This is a review of the book “Railway Nation: Tales of Canadian Pacific – The World’s Greatest Travel System” by David Laurence Jones.
I should disclose that I was given this book for free as a review copy, so consider that while reading this review. I would’ve bought this book anyway, and in fact I asked for it for Christmas and my wife bought it for me as well, so I now have two copies.
This book is a series of stories about the Canadian Pacific Railway and its associated businesses like CP Air, its hotels, passenger ships and so forth. It is not a traditional railfan book. It is more for the general public who would like to hear more about Canadian Pacific and its history.
If you are fairly well-versed in Canadian railway history, you will have heard some of these stories already. However, there are many stories that you probably haven’t heard or you certainly haven’t seen all the stories collected in one place before. The author does a really good job of covering not just the railway portion of Canadian Pacific but also its associated businesses like CP Express, CP Air and the passenger ships that CP operated.
The book is divided into five sections, listed below.
- Ribbons of Steel
- Railroaders, Rebels and Royalty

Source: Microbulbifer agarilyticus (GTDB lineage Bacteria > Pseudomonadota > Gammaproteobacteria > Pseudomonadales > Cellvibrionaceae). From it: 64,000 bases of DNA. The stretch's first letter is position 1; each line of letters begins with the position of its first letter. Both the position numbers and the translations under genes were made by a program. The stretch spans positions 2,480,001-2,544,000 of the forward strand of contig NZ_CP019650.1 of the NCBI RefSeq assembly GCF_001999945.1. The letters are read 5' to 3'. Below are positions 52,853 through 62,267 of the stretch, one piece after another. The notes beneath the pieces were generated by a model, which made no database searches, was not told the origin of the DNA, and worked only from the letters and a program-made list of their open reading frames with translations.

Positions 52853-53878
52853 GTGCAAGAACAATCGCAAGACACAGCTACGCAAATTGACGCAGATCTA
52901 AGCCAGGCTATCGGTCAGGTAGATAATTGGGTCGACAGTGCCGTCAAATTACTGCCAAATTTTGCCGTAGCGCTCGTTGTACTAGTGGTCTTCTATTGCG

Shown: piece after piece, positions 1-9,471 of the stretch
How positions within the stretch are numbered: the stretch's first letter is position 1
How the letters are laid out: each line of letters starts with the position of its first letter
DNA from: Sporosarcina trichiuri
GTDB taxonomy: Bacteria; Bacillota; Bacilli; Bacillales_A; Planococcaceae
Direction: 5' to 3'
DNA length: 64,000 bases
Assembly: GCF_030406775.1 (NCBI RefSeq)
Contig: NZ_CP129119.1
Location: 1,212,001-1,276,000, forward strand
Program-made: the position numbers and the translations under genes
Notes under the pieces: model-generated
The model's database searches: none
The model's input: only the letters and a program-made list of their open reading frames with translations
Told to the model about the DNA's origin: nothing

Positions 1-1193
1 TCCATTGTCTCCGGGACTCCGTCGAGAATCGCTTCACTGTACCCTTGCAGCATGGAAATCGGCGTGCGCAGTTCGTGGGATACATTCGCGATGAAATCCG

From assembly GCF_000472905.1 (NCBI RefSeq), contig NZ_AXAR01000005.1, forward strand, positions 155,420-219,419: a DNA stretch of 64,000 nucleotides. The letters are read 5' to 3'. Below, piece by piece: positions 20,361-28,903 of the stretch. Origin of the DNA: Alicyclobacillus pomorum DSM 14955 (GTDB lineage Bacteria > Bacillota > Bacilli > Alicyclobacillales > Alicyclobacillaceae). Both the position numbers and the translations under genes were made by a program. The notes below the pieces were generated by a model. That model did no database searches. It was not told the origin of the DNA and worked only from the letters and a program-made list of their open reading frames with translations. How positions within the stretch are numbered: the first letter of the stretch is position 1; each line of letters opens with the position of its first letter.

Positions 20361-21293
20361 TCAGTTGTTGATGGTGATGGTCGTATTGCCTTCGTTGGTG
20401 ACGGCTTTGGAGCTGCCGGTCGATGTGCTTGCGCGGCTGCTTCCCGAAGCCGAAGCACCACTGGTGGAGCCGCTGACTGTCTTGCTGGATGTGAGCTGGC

- Theatres of War
- Urban Castles and Rustic Resorts
- In the Air, On the Sea, and by Land
Each section has about 15 or so stories, each of which is four or five pages long. It is a great book to pick up, read a couple of stories, and put down again for another time. All the stories are engaging and interesting and it is a very readable book.
If you are looking for a chronological, scholarly study of the Canadian Pacific, this isn’t your book. I believe it is well researched, but it is not presented as a detailed linear history. It is also not a picture book; each chapter is illustrated with a couple of photographs but it is mostly text.
I definitely want to say something about the presentation of this book. The cover that you see above is a very stylized picture of a train through mountains that is very reminiscent of Canadian Pacific’s advertising art work, and the entire book is written laid out on the team with a stylized drawing leading each of the five sections. I found this to be a very effective and attractive presentation of the book. Kudos to Jacqui Thomas, who did the cover and interior design.
I really enjoyed reading this book. I read it over the space of five days by picking it up and reading a few chapters at a time.
The author worked for the CPR for many years and has written a few books about the railway already:
- The Railway Beat: A Century of Canadian Pacific Police Service (Amazon, Chapters/Indigo)
- Tales of the CPR
- See This World Before the Next: Cruising with CPR Steamships (Amazon, Chapters/Indigo)
- Famous Name Trains: Traveling in Style with the CPR (Amazon, Chapters/Indigo)
I haven’t read any of them yet but I will seek them out.